Plastic Fantastic?

If you're not familiar with the myth of Medusa, you may find this a little confusing. That said, if you are, you definitely will...

Plastic Fantastic?

Let me just start by saying I am not a fan of dance-so I came in at the deep end here. This was utterly out of my comfort zone-and really, isn’t that what Voice Outreach is for? So…

The curtains parted to reveal an ominous row of smoking stacks. An ocean of rustling plastic billowed gently around a distraught female figure. Saving the world, so far so good.

I’m a stickler for details. If I watch a film set in Britain and a raccoon starts trotting along nonchalantly, I find it impossible to not hate the rest of the film. The performer made this ‘shwoom’ noise (I’m sorry, I don’t know how else to explain this) with her mouth every time she moved her arms. To my horror, others began emerging from the gloom and doing the same thing, throughout. It might not seem like a big thing, but I couldn’t get rid of the image of a kid doing an impression of Superman and ‘shwooming’ around the room, and struggled to take the whole thing seriously.

The performance resisted a clear narrative, instead unfurling as a twisting kaleidoscope of visual short-stories that each told something different. I’d be lying if I said my brain had no problem with this and didn’t insist on trying to impose a narrative where there wasn’t one, but some stories were too strong to resist.

Female oppression was tackled in a number of pieces whose clear aim to shock induced heartfelt disgust, for several behaviours that can too often be taken for granted. They started gentle, with a row of women trapped under a film of plastic, dressed out like life-size robot Barbie-dolls. Their pointedly eerie expressions and the subsequent casual sizing-up and ‘handling’ by the men that followed brought a mirror to the way that society often treats the female body. This piece flowed nicely into a set where one human-doll was paraded around like an ornament, still wearing that creepy expression. Fitted out as a housewife, and inevitably outmoded by a younger model, she was similarly picked up by our dashing male protagonist like a toaster from Argos.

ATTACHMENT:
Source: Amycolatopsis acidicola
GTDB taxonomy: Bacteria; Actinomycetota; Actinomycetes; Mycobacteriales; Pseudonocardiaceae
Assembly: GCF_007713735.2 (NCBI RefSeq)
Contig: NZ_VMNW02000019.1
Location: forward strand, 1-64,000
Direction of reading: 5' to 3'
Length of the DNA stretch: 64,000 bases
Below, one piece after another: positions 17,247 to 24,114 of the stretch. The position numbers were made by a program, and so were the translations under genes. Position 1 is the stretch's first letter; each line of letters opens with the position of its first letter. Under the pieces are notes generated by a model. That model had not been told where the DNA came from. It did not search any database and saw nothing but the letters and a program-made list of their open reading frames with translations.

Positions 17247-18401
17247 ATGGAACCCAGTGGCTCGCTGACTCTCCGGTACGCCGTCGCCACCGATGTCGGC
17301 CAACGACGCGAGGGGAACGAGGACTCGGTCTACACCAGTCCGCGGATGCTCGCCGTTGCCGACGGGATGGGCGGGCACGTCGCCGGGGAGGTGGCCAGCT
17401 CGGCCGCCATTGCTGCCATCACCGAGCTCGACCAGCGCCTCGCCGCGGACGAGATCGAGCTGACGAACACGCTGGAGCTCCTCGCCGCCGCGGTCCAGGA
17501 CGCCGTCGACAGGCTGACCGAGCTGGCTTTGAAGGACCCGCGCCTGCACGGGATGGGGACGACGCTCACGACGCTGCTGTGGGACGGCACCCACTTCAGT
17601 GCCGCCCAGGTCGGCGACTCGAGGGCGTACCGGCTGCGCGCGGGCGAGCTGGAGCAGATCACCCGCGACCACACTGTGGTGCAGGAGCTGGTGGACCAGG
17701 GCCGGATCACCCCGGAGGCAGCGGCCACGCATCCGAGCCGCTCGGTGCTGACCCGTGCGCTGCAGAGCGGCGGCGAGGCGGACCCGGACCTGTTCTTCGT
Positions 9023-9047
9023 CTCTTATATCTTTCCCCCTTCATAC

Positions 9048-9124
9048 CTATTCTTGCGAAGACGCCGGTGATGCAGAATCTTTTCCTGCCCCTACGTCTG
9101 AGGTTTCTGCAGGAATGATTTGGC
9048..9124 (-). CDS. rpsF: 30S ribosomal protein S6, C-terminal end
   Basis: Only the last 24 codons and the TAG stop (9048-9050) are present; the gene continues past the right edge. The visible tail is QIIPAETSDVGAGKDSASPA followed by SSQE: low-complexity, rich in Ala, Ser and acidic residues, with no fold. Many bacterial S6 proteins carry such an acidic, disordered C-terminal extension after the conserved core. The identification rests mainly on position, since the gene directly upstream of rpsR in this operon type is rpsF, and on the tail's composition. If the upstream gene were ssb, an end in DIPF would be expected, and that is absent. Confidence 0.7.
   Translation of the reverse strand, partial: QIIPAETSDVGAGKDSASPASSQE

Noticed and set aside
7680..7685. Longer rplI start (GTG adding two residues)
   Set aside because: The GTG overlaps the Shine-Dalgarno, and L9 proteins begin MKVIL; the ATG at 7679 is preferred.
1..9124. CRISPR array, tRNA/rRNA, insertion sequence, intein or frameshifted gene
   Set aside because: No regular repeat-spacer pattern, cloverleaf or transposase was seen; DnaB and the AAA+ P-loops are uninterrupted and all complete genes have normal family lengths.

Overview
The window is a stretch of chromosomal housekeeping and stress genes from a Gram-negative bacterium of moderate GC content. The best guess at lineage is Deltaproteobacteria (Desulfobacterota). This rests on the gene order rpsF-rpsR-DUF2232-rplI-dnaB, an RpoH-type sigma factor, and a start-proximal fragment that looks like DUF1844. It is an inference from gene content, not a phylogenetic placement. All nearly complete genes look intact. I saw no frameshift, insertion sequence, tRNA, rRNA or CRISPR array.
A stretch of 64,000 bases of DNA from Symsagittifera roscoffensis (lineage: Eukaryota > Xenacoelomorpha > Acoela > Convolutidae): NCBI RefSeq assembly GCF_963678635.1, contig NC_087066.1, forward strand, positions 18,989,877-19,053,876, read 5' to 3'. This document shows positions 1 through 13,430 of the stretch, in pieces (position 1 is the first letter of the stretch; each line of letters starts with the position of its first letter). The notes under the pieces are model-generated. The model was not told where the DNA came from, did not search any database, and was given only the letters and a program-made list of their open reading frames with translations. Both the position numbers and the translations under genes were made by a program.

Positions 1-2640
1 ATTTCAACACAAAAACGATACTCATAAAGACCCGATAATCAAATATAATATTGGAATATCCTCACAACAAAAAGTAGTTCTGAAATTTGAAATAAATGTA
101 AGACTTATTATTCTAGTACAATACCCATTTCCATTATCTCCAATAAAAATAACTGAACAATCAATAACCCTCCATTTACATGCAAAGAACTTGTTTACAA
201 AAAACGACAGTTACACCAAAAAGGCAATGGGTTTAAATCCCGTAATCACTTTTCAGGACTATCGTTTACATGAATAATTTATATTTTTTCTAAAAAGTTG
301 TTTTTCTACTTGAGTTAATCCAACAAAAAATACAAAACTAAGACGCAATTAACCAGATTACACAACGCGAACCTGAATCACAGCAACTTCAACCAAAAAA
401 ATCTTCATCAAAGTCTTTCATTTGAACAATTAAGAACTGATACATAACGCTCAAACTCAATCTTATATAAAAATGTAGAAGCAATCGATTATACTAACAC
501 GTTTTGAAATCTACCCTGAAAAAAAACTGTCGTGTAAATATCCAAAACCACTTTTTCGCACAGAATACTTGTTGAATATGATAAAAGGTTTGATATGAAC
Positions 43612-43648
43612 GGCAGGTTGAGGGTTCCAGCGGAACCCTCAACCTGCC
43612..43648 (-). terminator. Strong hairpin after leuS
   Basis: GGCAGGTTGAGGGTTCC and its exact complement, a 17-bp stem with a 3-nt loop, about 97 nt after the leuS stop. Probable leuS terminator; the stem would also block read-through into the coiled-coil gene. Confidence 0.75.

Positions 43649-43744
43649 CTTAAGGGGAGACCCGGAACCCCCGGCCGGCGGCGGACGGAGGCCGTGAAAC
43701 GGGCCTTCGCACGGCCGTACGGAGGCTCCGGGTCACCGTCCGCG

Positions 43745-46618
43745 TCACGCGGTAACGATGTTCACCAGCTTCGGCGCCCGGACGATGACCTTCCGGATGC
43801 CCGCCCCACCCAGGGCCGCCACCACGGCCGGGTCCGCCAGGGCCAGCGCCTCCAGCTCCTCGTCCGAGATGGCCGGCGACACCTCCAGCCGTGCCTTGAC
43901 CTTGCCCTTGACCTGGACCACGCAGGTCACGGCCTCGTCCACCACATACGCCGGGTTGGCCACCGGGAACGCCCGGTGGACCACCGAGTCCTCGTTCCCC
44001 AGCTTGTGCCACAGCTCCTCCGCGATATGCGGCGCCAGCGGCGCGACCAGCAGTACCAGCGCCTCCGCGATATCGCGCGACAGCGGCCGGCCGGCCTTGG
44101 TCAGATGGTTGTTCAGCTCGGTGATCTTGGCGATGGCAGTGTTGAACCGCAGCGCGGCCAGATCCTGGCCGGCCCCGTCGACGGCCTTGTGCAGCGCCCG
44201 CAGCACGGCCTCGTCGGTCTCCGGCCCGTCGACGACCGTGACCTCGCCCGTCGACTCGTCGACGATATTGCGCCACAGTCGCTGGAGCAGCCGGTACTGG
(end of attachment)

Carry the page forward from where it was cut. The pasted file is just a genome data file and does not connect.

This same male symbol came to deliver a monologue, introducing another performer who dressed all in black and became his shadow. What followed was visually fantastic, she proceeded to mirror his every move as he leapt and twisted across the stage, but her parallel movements remained stitched to the floor, tied by partnership and her low status (as he helpfully pointed out). I thought the idea behind this was brilliantly imaginative, and the arrogance portrayed in the actors voice and defiance of his shadow to smash through her glass ceiling were the highlight of the performance. Another piece which really stuck with me was a brutal rape scene which used violent movement and visceral, animalistic cries mixed of pain and lust to illustrate the ugliness of the act, and how simply it can emerge from such apparently complicated creatures as people.

These scenes aside, I found the majority of the performance disconnected and void of meaning, particularly towards the end where I found my mind drifting elsewhere. I found parts incredibly engaging, but the show as a whole was not one I enjoyed.

Header Image Credit: Jasmin Vardamon Company


Daniel Hodgkiss

Daniel Hodgkiss Contributor

I am a nature-loving country boy who likes to dabble in illustration and get lost in a good book, I hope to write a few of my own eventually. Honestly, I use this as an excuse to get out more and keep writing...

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  • Bee Snellen

    On 2 March 2019, 11:34 Bee Snellen Voice Team commented:

    Your review cracked me up! I wish I could have witnessed the 'shwooming!'

  • Judy McFall

    On 26 March 2019, 11:54 Judy McFall commented:

    Shwooming in here and still laughing! Challenging as it was, and I too do like a narrative, I must confess to having enjoyed the twisting kaleidoscope of visual short stories :)

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